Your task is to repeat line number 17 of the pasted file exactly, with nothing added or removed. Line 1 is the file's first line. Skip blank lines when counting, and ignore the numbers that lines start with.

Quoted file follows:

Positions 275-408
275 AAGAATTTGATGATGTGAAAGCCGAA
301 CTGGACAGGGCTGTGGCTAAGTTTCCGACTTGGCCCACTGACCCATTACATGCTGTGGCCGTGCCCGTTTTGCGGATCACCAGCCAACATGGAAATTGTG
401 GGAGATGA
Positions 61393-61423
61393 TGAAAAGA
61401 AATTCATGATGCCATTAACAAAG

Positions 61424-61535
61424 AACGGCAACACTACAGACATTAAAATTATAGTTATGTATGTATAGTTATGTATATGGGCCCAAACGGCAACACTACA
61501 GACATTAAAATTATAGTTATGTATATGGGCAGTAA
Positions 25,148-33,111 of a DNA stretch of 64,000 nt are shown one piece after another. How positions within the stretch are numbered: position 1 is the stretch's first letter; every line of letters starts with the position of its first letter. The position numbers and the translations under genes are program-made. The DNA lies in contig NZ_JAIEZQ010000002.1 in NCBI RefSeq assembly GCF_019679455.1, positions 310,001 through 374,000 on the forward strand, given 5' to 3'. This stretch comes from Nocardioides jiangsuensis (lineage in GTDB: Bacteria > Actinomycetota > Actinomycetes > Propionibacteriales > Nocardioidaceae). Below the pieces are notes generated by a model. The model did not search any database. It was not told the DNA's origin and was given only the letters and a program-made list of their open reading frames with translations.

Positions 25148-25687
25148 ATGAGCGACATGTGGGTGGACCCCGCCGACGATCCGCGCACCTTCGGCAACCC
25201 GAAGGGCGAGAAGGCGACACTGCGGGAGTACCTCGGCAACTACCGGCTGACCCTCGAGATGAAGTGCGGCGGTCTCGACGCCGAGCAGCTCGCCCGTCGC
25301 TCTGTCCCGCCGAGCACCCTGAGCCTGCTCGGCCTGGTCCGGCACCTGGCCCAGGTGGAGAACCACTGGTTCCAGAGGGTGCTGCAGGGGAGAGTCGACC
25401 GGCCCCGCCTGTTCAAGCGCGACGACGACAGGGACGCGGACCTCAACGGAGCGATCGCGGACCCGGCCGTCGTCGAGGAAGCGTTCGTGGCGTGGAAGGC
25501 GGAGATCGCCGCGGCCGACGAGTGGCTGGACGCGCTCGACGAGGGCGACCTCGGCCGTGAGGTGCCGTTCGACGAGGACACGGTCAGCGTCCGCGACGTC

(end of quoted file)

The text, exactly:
25501 GGAGATCGCCGCGGCCGACGAGTGGCTGGACGCGCTCGACGAGGGCGACCTCGGCCGTGAGGTGCCGTTCGACGAGGACACGGTCAGCGTCCGCGACGTC